• O'Connor, Sandra Day: Nominated by President Ronald Reagan as Associate Justice, July 7, 1981; confirmed by the U. S. Senate September 22, 1981, and took oath of office on September 25, 1981. O'Connor was the first female on "the high court". On July 1, 2005, O'Connor announced in a letter to President Bush that she would retire "effective upon the nomination and confirmation of my successor." Replaced by Samuel A. Alito, Jr.
  • Rehnquist, William H.: Nominated by President Richard M. Nixon as Associate Justice, October 21, 1971, and was sworn in on January 7, 1972. Rehnquist was nominated Chief Justice of the United States by President Ronald Reagan on June 17, 1986, and was sworn in on September 26, 1986. Replaced by John G. Roberts, Jr.

Basic Information on the Constitution's Advice and Consent Process

"The Supreme Court consists of the Chief Justice of the United States and such number of Associate Justices as may be fixed by Congress. The number of Associate Justices is currently fixed at eight (28 U. S. C. §1). Power to nominate the Justices is vested in the President of the United States, and appointments are made with the advice and consent of the Senate. Article III, §1, of the Constitution further provides that '[t]he Judges, both of the supreme and inferior Courts, shall hold their Offices during good Behaviour, and shall, at stated Times, receive for their Services, a Compensation, which shall not be diminished during their Continuance in Office.'"[43]

Contact Information

One First Street, NE,
Washington, DC 20543
Phone: 202-479-3211

External links


Notable Articles & Commentary

  • Robin Toner and Neil A. Lewis, "Lobbying Starts as Groups Foresee Supreme Court Vacancy," The New York Times, June 8, 2003. "Interest groups on the left and the right are beginning full-scale political campaigns -- including fund-raising, advertising and major research -- to prepare for what many expect to be a Supreme Court vacancy in the next several weeks.... While none of the justices have said they plan to retire, any decision would traditionally be announced at the end of the court's term in late June.... Both conservatives and liberals say the time is right for a change in at least one and perhaps two seats, given the age of several justices and the general recognition that this is President Bush's last chance to name a justice before the presidential campaign begins in earnest."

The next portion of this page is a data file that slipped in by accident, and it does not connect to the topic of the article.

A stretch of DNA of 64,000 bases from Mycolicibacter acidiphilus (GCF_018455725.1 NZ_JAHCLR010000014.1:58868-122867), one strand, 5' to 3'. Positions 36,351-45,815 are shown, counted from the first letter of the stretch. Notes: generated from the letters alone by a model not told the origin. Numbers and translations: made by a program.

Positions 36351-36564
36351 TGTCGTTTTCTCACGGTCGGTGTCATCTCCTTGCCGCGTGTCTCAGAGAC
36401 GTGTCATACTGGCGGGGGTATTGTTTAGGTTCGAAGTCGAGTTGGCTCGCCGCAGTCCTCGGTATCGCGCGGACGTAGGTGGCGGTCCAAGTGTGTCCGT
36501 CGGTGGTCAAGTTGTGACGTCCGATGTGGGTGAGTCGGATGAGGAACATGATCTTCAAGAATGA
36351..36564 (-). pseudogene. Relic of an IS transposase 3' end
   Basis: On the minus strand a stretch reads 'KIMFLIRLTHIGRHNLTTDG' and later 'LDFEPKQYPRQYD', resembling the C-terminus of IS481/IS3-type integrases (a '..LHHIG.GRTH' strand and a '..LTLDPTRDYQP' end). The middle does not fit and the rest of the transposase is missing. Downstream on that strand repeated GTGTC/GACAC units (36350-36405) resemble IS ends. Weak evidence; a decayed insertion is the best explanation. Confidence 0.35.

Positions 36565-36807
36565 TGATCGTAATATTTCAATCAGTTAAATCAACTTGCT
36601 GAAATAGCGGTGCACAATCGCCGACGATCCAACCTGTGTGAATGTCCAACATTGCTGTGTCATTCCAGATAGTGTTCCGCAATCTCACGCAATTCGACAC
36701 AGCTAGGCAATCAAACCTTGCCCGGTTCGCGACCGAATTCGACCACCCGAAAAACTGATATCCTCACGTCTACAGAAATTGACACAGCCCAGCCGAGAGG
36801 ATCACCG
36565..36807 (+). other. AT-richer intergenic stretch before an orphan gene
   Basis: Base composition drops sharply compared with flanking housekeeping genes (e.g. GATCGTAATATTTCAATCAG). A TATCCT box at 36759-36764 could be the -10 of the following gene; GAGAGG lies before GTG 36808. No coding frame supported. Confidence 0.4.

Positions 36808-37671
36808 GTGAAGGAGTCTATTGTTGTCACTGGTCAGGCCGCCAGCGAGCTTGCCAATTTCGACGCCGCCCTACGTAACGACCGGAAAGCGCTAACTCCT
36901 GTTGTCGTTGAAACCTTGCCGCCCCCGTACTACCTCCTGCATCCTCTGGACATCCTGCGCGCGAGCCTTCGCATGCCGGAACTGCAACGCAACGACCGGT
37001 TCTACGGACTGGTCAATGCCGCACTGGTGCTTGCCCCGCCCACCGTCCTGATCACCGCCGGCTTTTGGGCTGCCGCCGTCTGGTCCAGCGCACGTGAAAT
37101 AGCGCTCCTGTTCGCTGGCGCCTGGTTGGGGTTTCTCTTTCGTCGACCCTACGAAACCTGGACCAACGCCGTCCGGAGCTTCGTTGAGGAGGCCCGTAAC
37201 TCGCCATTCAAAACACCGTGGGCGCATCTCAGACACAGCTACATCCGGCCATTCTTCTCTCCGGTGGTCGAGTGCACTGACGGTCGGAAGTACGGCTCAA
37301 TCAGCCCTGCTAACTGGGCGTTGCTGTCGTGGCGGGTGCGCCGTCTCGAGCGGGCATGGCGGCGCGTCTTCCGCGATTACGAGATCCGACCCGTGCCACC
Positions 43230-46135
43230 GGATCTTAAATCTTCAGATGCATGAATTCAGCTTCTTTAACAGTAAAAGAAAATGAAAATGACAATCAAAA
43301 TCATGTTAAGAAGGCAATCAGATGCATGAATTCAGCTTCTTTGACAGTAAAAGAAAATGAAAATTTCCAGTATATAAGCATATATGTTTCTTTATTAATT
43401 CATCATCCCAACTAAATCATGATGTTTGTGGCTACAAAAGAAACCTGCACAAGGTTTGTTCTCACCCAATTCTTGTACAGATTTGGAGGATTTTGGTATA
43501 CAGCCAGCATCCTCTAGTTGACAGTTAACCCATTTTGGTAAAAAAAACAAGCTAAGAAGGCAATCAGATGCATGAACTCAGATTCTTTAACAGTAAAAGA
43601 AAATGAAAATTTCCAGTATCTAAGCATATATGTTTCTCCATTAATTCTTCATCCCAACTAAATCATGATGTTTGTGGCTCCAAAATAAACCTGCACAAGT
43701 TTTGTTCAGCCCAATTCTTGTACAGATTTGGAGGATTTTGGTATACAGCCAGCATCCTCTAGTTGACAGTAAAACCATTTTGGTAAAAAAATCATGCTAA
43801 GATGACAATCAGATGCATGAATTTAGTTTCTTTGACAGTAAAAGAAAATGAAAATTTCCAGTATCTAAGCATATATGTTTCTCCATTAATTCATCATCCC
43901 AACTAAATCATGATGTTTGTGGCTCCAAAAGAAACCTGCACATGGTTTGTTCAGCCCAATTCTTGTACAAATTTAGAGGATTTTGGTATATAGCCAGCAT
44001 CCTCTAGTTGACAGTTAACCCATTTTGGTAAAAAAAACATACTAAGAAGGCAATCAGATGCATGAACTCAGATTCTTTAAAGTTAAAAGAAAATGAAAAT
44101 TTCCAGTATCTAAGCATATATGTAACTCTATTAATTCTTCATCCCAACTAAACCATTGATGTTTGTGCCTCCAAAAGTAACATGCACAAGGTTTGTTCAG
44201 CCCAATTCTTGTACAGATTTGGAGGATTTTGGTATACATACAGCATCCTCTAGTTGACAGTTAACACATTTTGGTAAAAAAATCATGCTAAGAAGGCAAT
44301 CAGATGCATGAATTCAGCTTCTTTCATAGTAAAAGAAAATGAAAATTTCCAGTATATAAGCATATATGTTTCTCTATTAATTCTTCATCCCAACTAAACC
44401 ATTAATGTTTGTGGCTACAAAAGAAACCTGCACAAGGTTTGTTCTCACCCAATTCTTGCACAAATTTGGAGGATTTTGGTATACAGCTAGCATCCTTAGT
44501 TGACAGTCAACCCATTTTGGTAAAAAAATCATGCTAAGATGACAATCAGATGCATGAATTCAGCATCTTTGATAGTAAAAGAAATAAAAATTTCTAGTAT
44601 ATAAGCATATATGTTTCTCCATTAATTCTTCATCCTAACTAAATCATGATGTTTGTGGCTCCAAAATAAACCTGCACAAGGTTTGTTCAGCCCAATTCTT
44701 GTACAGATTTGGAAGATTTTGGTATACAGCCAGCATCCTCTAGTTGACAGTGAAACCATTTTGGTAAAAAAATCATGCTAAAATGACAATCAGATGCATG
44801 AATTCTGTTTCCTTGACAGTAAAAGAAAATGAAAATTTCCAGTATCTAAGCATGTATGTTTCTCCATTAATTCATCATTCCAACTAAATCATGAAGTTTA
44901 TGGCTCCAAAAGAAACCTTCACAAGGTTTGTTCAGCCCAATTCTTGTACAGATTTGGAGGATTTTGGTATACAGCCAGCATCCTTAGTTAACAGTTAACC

• Op-Ed: "Justice Kennedy Speaks Out," The New York Times, August 12, 2003: "We hope that both the members of Congress and the Bush administration were paying attention last weekend when Supreme Court Justice Anthony Kennedy, a tough-on-crime Reagan appointee, decried harsh and inflexible sentencing policies. Justice Kennedy was speaking for legal experts from across the political spectrum when he said the current rules misspent America's criminal justice resources by locking up people for irrationally long amounts of time."
  • Linda Greenhouse, "Supreme Court's Docket Includes 48 New Cases," New York Times, October 6, 2003: "Because the first Monday in October coincides with Yom Kippur, the court will issue orders but will not begin hearing arguments until Tuesday. When all nine justices take the bench then, the public will be treated to the rare sight of a court entering its 10th term without turnover, the longest stretch of Supreme Court stability since the 12-year interval from 1811 to 1823."
  • Op-Ed: "The Supreme Court Returns," New York Times, October 6, 2003.
  • Joan Biskupic, "Major cases up for review by Supreme Court," USA TODAY, October 6, 2003.
  • Gina Holland, "Supreme Court Intervenes in Kidnap Case," Associated Press (Yahoo!), December 1, 2003: "The Supreme Court said Monday it would decide if federal agents can sneak into foreign countries to arrest suspected criminals and bring them to America for trial, a case that tests the reach of the government's terrorism-fighting powers. .. The Bush administration said covert kidnappings of suspects overseas are rare, but the government needs that authority."
  • Op-Ed "Church, State and Education," New York Times, December 2, 2003.
  • "Supreme Court issues wake-up call," National Catholic Reporter, July 16, 2004.
  • Alexander Bolton, "Getting Ready for Court Fight," The Hill, December 1, 2004.
  • Christopher Lee, "Hill Veterans Light the Way for Nominee: 'Sherpas' Akin to Personal Coaches", Washington Post, September 9, 2005.
  • Robert Barnes, "A Renewed Call to Televise High Court," Washington Post, February 12, 2007.


  1. David G. Savage Supreme Court OKs unlimited corporate spending on elections Los Angeles Times/U.S. and World, January 22, 2010